Summary: Appeals for funds saying, “All small gifts add up, and we surely need them” Mentions the death of two catholic workers and anticipates a two-month trip around the world noting she has seen the poor of the world–“literally.” (DDLW #930). The Catholic Worker, Oct 1970, p. 2
Summary: A semi-annual appeal for funds, noting their expenses for food, rend, and even burials. Says it’s foolish, but calculates they’ve served 132,000 meals since the last appeal. Points to the widow who fed Elias when he begged and her reward. (DDLW #931)7 The Catholic Worker, May 1962, p. 2
Summary: An appeal for funds. Lauds begging and says what is given is given to Christ who is sometimes hard to see in the destitute. Says all are poor in some way. (DDLW #912). The Catholic Worker, November 1952, p.
Summary: An appeal for funds to pay bills and buy food. Describes those who are fed as Ambassadors of Christ. (DDLW #909). The Catholic Worker, October 1945, p. 2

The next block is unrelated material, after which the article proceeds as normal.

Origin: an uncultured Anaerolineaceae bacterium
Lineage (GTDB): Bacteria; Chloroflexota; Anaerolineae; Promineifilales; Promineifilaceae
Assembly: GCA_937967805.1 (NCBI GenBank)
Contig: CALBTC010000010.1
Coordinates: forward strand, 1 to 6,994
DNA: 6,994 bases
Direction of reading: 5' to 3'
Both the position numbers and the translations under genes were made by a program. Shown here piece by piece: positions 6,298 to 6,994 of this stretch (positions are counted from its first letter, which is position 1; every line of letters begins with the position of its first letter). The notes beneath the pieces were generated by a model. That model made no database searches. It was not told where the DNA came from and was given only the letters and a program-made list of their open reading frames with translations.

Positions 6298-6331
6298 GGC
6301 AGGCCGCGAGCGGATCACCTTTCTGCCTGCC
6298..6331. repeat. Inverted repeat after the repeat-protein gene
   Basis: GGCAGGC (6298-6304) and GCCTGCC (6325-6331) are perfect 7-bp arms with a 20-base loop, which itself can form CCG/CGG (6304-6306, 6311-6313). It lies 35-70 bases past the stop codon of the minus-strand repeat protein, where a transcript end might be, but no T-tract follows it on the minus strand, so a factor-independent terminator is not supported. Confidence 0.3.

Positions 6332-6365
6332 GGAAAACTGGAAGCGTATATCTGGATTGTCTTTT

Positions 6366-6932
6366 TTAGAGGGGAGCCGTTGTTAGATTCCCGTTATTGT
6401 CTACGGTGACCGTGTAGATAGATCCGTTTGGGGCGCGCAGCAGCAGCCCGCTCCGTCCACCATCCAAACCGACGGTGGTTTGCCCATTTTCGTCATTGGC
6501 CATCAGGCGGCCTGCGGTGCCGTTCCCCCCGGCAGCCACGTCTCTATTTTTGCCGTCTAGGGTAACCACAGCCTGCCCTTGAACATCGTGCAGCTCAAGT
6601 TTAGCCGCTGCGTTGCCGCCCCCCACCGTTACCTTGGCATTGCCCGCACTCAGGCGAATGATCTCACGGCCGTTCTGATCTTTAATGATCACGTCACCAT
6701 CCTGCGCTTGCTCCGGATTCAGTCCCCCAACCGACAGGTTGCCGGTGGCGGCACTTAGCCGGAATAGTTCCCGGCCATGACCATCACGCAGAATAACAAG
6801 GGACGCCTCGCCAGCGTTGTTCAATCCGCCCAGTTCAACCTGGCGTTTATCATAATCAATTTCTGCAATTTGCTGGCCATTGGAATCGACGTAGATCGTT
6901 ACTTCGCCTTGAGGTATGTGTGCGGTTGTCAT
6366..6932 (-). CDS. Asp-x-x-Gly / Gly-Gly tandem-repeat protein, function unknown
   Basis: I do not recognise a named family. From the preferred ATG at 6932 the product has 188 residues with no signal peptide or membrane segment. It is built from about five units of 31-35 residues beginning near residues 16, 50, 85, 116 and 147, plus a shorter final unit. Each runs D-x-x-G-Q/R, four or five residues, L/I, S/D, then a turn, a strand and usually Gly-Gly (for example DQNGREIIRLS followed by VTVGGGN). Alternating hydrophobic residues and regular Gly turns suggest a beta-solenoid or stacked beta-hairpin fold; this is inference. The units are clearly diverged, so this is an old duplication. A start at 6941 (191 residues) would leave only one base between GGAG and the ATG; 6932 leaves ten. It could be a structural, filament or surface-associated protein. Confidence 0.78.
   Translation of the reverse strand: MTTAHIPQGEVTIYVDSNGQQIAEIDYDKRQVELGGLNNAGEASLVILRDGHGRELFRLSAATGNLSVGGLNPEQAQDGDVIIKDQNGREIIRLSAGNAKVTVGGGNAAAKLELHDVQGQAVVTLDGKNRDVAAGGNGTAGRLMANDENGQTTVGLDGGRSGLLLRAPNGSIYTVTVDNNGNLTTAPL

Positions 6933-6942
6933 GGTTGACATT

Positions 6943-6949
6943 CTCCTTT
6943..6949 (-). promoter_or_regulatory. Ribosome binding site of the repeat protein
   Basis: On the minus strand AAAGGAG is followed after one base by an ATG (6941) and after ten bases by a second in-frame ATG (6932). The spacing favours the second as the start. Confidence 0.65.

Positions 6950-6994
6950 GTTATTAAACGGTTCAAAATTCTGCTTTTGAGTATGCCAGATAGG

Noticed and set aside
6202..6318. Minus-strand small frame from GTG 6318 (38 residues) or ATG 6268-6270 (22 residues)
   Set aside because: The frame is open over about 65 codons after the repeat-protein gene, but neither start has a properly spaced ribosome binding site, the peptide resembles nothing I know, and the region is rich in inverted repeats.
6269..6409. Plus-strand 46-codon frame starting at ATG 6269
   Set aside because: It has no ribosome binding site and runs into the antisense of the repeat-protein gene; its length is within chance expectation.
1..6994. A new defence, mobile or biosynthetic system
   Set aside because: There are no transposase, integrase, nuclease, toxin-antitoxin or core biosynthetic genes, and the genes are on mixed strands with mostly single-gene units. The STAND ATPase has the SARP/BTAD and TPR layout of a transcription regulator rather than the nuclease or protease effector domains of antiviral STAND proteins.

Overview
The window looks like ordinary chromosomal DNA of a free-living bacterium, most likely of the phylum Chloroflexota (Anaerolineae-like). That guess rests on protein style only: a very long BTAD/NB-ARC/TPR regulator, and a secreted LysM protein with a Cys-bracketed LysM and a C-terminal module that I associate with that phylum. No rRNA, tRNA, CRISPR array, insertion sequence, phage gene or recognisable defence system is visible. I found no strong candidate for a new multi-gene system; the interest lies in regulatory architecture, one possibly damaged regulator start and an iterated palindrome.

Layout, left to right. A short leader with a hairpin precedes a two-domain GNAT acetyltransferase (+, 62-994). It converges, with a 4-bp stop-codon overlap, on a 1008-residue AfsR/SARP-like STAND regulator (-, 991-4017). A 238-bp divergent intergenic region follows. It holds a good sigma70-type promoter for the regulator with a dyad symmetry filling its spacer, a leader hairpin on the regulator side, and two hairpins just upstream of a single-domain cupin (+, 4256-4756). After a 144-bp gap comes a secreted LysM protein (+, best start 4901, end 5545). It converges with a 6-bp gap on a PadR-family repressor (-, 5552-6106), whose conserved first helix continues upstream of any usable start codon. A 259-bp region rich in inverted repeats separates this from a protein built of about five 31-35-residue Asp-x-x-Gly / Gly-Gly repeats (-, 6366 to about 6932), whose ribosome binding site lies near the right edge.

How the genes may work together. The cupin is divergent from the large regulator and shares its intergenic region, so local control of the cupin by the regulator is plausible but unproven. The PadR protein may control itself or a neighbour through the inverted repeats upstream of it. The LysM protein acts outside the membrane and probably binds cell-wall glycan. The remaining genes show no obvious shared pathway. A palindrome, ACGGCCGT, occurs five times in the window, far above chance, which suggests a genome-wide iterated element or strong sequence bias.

Summary: Reports on the current worsening employment conditions in the country, and the concomitant need to send out another appeal for funds, even though it is summer. Gives an account of the communal work on the farm, and the problems of bills and the need for help during the canning season. (DDLW #908). The Catholic Worker, July 1938, pp. 1,2
Summary: Appeals for help at a new house of hospitality in Chicago. (DDLW #907). The Catholic Worker, March 1938, p. 6
Summary: An appeal for funds. She says they have enough for a month or two and reminds us that we will receive as we measure our gifts. (DDLW #904).The Catholic Worker, October 1969, p. 2
Summary: Notes the signs of spring, the bustle of hospitality, and energy of youthful volunteers. Makes an appeal for aid, “We are beggars for the poor” (DDLW #897). The Catholic Worker, March 1969, p. 2
Summary: An appeal for help on the mortgages for their new house on Christie Street. Reminds us that love of the poor requires an act of faith, as sometimes love is a hard struggle. (DDLW #890). The Catholic Worker, October 1968, p. 2
Summary: Asks for aid describing their crowded tenement, and notes the coming and going of the young as well as the needs of older long-term guests. Looks for signs of spring after a hard winter. In spite of poverty she admits how acquisitive they can be for books, time, and loving kindness. (DDLW #864). The Catholic Worker, March 1968, 2.